SAN DIEGO (CNS) - City officials, public mental health experts and the head of the Board of Education Tuesday called for a comprehensive plan for reducing youth violence, including expanded mental health screenings and support for renewing a federal ban on the sale of semiautomatic rifles classified as assault weapons.
"It is not enough to physically secure our school sites. It is not enough to restrict the types of weapons and it is not enough to only focus on mental health," said John Lee Evans, the president of San Diego Unified School District's Board of Education and also psychologist. "We need to do all of them."
At its 5 p.m. meeting Tuesday, board members will consider a resolution made in response to recent mass shootings. It suggests the school district partnering with the San Diego Psychological Association to train school employees to recognize students with "potential violent tendencies and or signs of isolation that could signal a need for intervention."
If approved, the training would initially be rolled out at a few high schools and later be expanded, he said.
According to school district police Chief Rueben Littlejohn, reports of attempted suicide, suicide threats and reports of mental illness rose by 46 percent during the 2012-13 school year compared to the previous year.
San Diego police are working with school police "to make sure our most precious commodity in the city of San Diego are safe and well," Chief William Lansdowne said.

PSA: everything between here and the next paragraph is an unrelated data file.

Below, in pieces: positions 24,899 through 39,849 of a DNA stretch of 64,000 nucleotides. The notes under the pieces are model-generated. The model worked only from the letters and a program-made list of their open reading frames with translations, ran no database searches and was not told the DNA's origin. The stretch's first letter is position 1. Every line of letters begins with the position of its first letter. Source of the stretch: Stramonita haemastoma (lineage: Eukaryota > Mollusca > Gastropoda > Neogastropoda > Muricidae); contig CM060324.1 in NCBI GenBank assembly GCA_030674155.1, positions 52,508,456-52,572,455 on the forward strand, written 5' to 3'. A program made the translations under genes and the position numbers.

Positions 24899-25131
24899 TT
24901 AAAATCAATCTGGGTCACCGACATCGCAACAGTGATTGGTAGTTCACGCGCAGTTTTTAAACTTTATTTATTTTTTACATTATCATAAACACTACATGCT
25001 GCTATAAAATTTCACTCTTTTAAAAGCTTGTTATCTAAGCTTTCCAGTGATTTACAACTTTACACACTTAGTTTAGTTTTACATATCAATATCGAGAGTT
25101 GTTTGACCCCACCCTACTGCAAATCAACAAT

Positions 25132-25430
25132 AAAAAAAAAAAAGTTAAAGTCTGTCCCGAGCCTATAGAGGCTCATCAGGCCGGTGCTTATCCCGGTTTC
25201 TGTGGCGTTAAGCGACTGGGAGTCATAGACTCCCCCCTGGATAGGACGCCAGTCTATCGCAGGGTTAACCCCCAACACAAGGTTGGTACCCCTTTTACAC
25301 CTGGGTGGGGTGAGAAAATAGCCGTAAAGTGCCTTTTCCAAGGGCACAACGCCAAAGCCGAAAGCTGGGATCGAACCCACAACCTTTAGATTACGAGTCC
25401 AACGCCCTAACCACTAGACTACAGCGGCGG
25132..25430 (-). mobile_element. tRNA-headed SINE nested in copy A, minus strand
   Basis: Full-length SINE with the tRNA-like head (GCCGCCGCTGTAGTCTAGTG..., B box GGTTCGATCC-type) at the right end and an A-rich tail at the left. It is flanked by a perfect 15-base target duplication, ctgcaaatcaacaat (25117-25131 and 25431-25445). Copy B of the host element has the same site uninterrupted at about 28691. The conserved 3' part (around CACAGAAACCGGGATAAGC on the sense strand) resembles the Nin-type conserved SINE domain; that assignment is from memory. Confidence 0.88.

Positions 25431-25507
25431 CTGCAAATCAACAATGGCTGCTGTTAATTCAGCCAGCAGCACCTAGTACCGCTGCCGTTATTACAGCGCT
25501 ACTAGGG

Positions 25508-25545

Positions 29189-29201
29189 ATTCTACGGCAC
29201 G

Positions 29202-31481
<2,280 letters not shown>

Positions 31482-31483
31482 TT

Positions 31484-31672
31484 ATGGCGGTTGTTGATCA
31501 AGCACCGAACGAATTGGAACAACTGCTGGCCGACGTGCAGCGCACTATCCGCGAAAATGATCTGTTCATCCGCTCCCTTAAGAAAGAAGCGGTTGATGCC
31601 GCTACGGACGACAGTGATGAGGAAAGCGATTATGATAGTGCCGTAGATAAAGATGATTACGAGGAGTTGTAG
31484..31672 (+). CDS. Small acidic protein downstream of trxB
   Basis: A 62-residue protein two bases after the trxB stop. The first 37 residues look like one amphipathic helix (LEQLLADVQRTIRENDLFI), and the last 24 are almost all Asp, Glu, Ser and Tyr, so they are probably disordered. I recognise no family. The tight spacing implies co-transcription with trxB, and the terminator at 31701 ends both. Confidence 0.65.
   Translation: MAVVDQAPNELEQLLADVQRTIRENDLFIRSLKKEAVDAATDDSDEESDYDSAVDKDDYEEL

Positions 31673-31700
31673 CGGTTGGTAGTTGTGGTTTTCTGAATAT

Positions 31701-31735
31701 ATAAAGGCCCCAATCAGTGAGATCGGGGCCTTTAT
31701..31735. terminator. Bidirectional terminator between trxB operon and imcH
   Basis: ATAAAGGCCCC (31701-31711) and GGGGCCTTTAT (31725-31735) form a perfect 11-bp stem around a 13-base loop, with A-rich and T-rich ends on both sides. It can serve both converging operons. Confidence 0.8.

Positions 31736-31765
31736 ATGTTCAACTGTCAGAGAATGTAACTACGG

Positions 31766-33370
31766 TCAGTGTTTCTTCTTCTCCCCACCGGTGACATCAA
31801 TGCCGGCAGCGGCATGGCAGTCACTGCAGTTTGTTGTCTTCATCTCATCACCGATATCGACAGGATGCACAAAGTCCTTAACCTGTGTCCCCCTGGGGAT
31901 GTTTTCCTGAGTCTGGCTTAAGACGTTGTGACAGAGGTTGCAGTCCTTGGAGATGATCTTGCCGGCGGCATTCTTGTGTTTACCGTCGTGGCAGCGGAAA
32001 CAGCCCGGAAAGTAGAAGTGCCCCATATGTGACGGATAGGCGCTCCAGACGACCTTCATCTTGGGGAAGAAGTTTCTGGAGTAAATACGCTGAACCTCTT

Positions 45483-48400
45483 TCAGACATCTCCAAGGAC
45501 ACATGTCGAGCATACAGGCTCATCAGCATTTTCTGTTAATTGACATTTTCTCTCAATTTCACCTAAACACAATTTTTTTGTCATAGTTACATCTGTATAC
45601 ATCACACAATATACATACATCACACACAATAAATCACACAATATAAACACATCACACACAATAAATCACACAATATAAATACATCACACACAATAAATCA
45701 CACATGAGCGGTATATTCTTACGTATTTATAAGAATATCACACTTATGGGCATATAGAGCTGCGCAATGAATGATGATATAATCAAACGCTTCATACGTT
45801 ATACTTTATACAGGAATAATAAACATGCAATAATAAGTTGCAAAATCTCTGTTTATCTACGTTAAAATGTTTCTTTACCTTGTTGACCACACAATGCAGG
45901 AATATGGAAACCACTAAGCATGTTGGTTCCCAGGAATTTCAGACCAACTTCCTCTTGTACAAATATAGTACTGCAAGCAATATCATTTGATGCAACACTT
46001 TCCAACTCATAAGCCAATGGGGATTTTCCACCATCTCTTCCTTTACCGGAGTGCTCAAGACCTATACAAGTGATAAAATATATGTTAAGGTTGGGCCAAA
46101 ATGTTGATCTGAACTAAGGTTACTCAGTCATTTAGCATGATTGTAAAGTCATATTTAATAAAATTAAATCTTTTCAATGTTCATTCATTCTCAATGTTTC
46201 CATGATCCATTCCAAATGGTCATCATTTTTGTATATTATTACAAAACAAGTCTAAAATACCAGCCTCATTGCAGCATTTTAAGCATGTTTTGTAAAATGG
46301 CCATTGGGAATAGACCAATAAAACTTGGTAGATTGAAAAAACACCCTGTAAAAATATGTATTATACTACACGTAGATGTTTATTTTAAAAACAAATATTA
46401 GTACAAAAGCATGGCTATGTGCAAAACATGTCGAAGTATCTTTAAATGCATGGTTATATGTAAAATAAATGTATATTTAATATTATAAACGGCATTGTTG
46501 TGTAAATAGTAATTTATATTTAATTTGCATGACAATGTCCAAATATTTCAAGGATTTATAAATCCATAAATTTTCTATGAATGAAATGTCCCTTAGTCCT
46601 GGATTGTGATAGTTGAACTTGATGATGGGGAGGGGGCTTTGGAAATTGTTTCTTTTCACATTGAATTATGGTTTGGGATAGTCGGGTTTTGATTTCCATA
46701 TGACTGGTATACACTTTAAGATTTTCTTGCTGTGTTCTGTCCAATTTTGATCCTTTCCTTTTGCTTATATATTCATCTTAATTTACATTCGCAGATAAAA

Mayor Bob Filner expressed optimism about the effort. "All the psychological and mental health resources that we have are to get at the roots of the problem - to get at young kids who are facing problems, so they grow up with a much more social view of the world and of themselves, a much more sense of who they are and the confidence they can be something without a gun in their hand," Filner said.
City Councilman David Alvarez said a resolution in support of a assault weapons ban was in the works.
As the number of migrants in custody continues to grow, the Navy is making plans to house thousands of them in temporary shelters at military bases.
The San Diego Humane Society today urged residents to volunteer their homes as foster spaces for the influx of animals typically lost after Fourth of July.
Faith leaders and concerned San Diegans are gathering Friday night in San Ysidro for a major show of support for migrant families at the border.
A man suspected of threatening deadly violence while robbing three San Diego-area banks over the last two weeks was indicted by a grand jury Friday on a slate of federal charges.
On Friday, more pups across the country will join their masters at the office, gym and other businesses for the 20th annual Take Your Dog to Work Day.
There is controversy over a TIME Magazine cover showing a crying toddler superimposed next an image of President Trump.
Hoover High School took a trip into the past by opening a time capsule from 1978. The capsule was dug up in a construction project several years before it was meant to be unearthed.
On Friday, President Trump mistakenly mentioned the mayor of San Diego when talking about immigrants being tipped off about immigration raids.
A judge denied a motion to dismiss charges against a Rancho Bernardo man accused of drinking himself to sleep and passing out with a lit cigarette, causing a fire in his condominium that killed his two children.